No. 793,
April 22, 2015

About The Autoextremist

What do you do when when you've been immersed in all things automotive since before you took your first steps? When you're the scion of an automotive family in an automotive town in its very own automotive universe? When you've forgotten more about cars and motorsports and everything and everyone involved in the business than most people will ever know? When cars aren't just in your blood, but also in your bones and your brain and the very air you breathe? If you're Peter M. De Lorenzo, you ramp it up a bit further. National commentator, industry consultant and author (as well as former superstar ad man), De Lorenzo's daily (and nightly) focus for the past 15 years has been Autoextremist.com, a weekly Internet magazine devoted to news, commentary and analysis of the auto industry and the business of motorsports. Translation: De Lorenzo likes to tell the truth about what's really going on behind the scenes in the car business. And sometimes, things get ugly. Real ugly. But he is as passionate with his praise as he is with his critiques, and Autoextremist has become a weekly "must read" for leading professionals in all industries. De Lorenzo is considered to be one of the most influential voices - and analysts - commenting on the business today. It's the very definition of a high-octane life. And it's what fuels De Lorenzo to keep the pedal down - hard. He won't stop because he can't stop. A bit tired, perhaps? No way. De Lorenzo is one of the most untired people we know.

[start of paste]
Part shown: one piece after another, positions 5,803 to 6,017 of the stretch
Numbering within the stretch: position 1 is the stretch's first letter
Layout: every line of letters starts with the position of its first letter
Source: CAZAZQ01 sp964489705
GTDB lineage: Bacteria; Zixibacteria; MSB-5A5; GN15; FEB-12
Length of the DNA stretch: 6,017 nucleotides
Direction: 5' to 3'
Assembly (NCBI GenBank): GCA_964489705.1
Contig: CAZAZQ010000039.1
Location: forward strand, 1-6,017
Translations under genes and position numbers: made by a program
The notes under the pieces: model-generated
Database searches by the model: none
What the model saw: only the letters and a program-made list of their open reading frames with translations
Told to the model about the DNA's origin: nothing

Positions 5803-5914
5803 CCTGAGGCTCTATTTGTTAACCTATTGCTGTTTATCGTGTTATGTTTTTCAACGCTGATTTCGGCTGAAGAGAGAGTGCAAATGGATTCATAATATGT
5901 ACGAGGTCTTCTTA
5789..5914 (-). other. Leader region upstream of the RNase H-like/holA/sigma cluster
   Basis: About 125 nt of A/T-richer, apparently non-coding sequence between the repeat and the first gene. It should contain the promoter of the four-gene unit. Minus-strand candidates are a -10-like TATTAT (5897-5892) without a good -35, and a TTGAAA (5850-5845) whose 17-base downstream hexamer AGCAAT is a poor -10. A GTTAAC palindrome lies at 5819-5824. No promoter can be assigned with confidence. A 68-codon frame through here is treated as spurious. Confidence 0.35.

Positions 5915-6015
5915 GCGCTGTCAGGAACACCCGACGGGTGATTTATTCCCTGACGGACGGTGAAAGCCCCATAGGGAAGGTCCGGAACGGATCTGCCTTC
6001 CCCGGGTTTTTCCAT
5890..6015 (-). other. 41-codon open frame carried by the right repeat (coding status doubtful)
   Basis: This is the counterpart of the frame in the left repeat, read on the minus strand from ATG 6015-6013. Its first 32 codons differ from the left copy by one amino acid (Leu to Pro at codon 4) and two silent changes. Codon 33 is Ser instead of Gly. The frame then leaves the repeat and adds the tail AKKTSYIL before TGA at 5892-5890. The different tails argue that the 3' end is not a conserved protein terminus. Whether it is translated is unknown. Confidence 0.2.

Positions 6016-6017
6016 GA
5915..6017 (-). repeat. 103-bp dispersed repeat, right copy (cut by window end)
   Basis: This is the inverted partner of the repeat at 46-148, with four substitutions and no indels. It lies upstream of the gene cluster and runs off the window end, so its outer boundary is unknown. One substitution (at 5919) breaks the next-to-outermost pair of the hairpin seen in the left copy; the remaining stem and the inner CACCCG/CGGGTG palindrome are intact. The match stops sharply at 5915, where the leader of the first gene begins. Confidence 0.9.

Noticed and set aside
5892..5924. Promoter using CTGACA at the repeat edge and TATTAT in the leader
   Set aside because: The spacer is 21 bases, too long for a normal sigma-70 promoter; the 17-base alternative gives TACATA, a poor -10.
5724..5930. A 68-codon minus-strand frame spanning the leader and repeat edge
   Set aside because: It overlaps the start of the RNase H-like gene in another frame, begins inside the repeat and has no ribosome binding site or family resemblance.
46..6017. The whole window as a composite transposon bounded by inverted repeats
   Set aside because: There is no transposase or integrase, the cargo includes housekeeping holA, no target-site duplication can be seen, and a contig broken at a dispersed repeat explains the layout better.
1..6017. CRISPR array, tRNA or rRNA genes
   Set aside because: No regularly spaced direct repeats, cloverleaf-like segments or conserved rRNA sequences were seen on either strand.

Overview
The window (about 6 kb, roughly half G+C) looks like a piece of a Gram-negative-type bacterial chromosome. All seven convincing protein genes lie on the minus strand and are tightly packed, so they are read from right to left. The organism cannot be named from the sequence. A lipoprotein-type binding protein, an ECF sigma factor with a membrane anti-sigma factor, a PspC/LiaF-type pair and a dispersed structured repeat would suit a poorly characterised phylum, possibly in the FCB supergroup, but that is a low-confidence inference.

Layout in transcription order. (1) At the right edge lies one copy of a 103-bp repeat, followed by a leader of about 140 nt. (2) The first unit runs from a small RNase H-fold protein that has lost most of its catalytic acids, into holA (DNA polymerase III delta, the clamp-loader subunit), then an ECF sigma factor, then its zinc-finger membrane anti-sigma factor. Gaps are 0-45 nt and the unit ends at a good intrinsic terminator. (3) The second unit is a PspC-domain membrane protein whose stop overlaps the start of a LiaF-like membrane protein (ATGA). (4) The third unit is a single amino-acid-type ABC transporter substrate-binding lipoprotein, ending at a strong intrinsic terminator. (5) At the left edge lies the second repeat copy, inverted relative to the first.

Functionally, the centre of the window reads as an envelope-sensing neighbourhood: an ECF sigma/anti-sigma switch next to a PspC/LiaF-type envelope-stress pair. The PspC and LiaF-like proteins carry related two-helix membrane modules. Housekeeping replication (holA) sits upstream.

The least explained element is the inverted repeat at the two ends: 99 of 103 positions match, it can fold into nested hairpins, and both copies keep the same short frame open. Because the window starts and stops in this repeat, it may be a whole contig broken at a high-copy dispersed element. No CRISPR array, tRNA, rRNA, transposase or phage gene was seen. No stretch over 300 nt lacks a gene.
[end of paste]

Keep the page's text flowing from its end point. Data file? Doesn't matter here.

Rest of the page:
De Lorenzo's latest book is Witch Hunt (Octane Press  witchhuntbook.com). It is available on Amazon in both hardcover and Kindle formats, as well as on iBookstore. De Lorenzo is also the author of The United States of Toyota.

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Fumes


Monday
Apr202015

MOTOGP: THE STAR OF THE RACING WEEKEND - AGAIN.

By Peter M. De Lorenzo

Detroit. I am trying to come to terms with the fact that the TUDOR United SportsCar Championship race during the Long Beach Grand Prix weekend was 100 minutes long, on a street circuit the series probably has no business running on, with a field comprised of just seventeen cars - yes, you read that correctly - seventeen cars. Now to clarify, the PC and GTD cars were not in attendance, which makes sense at least somewhat, given the cramped confines of the circuit, but still the refrain of "why?" could be heard wafting up from the claustrophobic IMSA paddock, even though the series will remain in California for its next stop (May 2-3, at Laguna Seca in Monterey). "Why?" as in WTF are we doing here, besides filling out the IndyCar-dominated schedule over the weekend? "Why?" As in why are we running on a street circuit when there are still some natural-terrain road racing venues out there that aren't on the schedule?